Thursday, December 27, 2012

Seeking Contributors for our E-Book!

Hey all!

I am currently out of state visiting my family for the holidays, so haven't had much time to sit down and write anything. Hopefully all of you who celebrate Christmas (as well as those who don't) have had a lovely holiday season and are finding some time to step away from work and the daily grind and to just relax for a little while...

Anyway, before I get back to the holiday/family festivities, I wanted to post the CFP for our "leaving academia" e-book. Our goal with this book is to create a collection of stories, reflections, and anecdotes about leaving academia and becoming a post-academic, so that others can gain some inspiration and maybe some perspective on how easy or not-easy the transition has been for others.

Now, you may be thinking that if you left and aren't working your Dream Job and/or if you don't have your Ultimate Dream Life, you shouldn't contribute. Nonsense! All of us out here have been open about how the leaving process has had its ups and downs and of how we might not be exactly where we hope to be in the future. And yet, we are all fairly happy and are all going to contribute stories. You don't have to be the Perfect Postacademic in order to contribute. (And in fact, what would that Perfect Postacademic look like, anyway? Only in academia do we expect that there's one life and one career path that would make everyone blissfully happy...)

So see the CFP below (shamelessly copied-and-pasted from Currer's place), and if you have any questions shoot us an email or leave a comment!

Wednesday, December 12, 2012

Exciting News! ...Wanna Help? :)

As Lauren mentioned in her post just a little while ago, we have exciting news to report from the postacademic blogosphere!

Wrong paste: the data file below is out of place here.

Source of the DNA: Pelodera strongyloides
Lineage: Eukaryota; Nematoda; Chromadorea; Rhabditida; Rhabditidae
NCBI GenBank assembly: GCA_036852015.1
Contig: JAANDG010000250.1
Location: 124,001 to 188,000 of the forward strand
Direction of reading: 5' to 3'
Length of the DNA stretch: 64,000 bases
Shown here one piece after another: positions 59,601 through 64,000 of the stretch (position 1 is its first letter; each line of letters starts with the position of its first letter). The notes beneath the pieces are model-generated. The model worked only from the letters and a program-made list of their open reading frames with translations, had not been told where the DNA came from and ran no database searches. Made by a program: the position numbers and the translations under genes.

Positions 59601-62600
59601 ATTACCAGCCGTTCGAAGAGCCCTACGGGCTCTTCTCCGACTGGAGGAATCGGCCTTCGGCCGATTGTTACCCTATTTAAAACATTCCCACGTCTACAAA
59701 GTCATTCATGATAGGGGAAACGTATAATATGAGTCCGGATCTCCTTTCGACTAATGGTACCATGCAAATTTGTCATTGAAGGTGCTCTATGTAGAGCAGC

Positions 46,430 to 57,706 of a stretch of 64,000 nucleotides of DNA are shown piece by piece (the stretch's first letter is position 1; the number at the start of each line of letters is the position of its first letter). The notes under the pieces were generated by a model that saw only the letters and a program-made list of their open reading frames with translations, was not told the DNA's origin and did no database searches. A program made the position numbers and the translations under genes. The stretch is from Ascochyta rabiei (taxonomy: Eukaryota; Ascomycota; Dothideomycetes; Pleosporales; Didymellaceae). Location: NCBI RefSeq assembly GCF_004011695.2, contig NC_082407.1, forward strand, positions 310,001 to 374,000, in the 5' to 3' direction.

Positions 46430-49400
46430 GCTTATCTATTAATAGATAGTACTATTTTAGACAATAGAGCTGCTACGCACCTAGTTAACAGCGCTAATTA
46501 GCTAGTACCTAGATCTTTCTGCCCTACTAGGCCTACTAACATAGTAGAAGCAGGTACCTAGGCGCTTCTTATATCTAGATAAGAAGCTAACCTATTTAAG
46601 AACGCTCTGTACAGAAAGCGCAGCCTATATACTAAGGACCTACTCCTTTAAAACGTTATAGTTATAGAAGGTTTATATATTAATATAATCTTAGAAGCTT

After months of ranting away on our own blogs, several of us (me, Lauren, Currer and Jet) have decided to move forward with a centralized website and e-book that will provide resources for folks who are contemplating leaving academia, as well as support for those who have already left.

The website won't be up and running for a little while, although we do have a URL and an outline, so it's definitely going to happen. :) The book will follow once the website is up and running, and once we get a sense for the type of information people seem to be looking for and how we can best complement what's on the site.

Our initial plan for the website is for it to provide concrete, tangible information about how to leave academia (how to tell your advisor, how to write a resume, how to deal with financial and other issues that might arise), as well as support and resources to help you make the decision that's best for you and to keep yourself emotionally on-track.

So! We have plans, and we're excited about them! And this is where you come in.

Friday, December 7, 2012

So Many Ph.Ds...So Few Jobs

I'm going to read the whole thing this weekend and will probably have more to say about it in future posts, but the newest NSF Survey of Earned Doctorates is out, and the picture about jobs isn't a pretty one.